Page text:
Coming under attack after his reported statement that 'radicalised Hindu groups' posed a bigger threat than outfits like Lashkar-e-Tayiba, Congress leader Rahul Gandhi on Friday diluted his comments by saying that terrorism and communalism of all types are a threat to India.
"Rahul Gandhi's view is that terrorism and communalism of all types are a threat to India. We need to remain vigilant against acts of terrorism of all kinds no matter who commits them," All India Congress Committee General Secretary Janardan Dwivedi said in a release issued on his behalf.
The statement came hours after the Congress grappled with the issue of the WikiLeaks cable, which claimed that Rahul Gandhi had told United States Ambassador Timothy Roemer that growth of 'radicalised Hindu groups' which create religious tensions in India could pose a bigger threat to the country than activities of groups like Lashkar-e-Tayiba.
This in a way is the first acknowledgement from the Congress that Gandhi had indeed talked to Roemer on the issue. The initial reaction of the Congress on the issue was one of dilemma, with party spokesperson Abhishek Singhvi saying, "We will respond to it after verifying the facts. There is no reason to react in an excited manner. The issue should first be looked into and verified".
Dwivedi, who is also AICC media department chairman, had first blamed a conspiracy behind the release of WikiLeaks cable, saying, "Let us verify the truth. Maybe there is some conspiracy behind the pattern with which this is being done."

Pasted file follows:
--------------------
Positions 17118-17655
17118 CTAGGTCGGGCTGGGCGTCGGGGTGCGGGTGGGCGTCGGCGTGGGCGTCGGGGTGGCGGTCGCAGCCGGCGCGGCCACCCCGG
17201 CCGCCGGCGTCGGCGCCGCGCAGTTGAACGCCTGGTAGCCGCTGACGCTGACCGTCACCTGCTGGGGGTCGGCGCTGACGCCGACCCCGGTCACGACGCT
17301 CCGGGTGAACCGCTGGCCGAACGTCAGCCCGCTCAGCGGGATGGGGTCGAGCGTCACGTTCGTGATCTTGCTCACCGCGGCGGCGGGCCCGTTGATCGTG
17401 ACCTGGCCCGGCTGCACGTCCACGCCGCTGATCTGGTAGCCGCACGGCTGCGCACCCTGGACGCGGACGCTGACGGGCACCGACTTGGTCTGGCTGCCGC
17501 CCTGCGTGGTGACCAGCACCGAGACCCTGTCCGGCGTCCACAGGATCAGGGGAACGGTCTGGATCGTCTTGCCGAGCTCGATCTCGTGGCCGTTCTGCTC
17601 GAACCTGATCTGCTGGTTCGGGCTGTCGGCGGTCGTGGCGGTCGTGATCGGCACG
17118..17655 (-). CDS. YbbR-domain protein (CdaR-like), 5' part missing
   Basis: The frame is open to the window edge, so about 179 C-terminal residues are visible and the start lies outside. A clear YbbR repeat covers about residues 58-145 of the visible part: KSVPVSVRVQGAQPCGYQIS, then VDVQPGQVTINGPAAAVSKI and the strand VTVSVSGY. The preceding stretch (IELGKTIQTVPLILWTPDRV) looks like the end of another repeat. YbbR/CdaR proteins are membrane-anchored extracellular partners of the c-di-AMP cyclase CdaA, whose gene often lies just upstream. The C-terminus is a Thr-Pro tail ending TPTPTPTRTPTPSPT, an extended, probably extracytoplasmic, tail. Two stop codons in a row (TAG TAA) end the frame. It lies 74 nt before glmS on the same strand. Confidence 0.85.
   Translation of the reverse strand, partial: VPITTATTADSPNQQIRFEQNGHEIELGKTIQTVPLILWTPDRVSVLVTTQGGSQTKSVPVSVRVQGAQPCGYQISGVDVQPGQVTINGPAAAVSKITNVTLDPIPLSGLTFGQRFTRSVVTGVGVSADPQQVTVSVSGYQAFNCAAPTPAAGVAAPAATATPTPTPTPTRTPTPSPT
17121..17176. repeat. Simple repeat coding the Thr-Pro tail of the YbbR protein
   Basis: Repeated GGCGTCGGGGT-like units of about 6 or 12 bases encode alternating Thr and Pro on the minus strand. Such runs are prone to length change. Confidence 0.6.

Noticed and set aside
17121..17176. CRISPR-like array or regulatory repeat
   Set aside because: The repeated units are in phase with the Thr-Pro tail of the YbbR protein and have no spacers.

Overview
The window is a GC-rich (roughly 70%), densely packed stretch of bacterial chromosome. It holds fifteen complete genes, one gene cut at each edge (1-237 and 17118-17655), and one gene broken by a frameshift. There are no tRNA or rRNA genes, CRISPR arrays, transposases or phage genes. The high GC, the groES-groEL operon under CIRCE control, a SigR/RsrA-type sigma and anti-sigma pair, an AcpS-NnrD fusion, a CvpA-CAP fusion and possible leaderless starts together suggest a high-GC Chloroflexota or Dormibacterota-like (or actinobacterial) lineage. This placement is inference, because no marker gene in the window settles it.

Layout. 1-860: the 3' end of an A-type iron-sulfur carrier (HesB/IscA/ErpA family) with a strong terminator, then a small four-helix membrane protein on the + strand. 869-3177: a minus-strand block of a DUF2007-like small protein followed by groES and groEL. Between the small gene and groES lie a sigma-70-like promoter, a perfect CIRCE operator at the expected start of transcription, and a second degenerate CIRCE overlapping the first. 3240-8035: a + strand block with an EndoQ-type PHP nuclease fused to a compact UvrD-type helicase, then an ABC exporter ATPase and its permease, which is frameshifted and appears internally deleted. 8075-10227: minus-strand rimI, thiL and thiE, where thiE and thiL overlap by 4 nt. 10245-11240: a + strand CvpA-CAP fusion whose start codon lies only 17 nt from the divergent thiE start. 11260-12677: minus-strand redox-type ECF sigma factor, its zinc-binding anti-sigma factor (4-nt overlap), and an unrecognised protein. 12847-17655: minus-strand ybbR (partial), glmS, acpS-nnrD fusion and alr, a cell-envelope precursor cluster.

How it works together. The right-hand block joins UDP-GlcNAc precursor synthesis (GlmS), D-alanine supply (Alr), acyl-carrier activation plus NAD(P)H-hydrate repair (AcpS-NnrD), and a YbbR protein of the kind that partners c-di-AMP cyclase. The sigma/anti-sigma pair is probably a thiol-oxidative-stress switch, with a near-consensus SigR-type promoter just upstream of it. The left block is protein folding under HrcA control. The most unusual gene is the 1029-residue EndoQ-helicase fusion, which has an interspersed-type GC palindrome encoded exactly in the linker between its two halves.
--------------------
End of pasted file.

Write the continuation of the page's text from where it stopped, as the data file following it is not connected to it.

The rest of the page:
Singhvi added, "I am not questioning anything and I am questioning everything".
To a query on whether the party is distancing itself from Rahul Gandhi's remarks, Singhvi said, "The question does not arise. It is your interpretation."
According to a secret US diplomatic cable from New Delhi released by WikiLeaks, at a luncheon hosted by Prime Minister Manmohan Singh at his residence in July 2009, the Congress general secretary was asked by the US ambassador about LeT's activities in the region and immediate threat to India.
"Gandhi said there was evidence of some support for the group among certain elements in India's indigenous Muslim community," the cable notes.
"However, Gandhi warned, the bigger threat may be the growth of radicalised Hindu groups, which create religious tensions and political confrontations with the Muslim community," it says.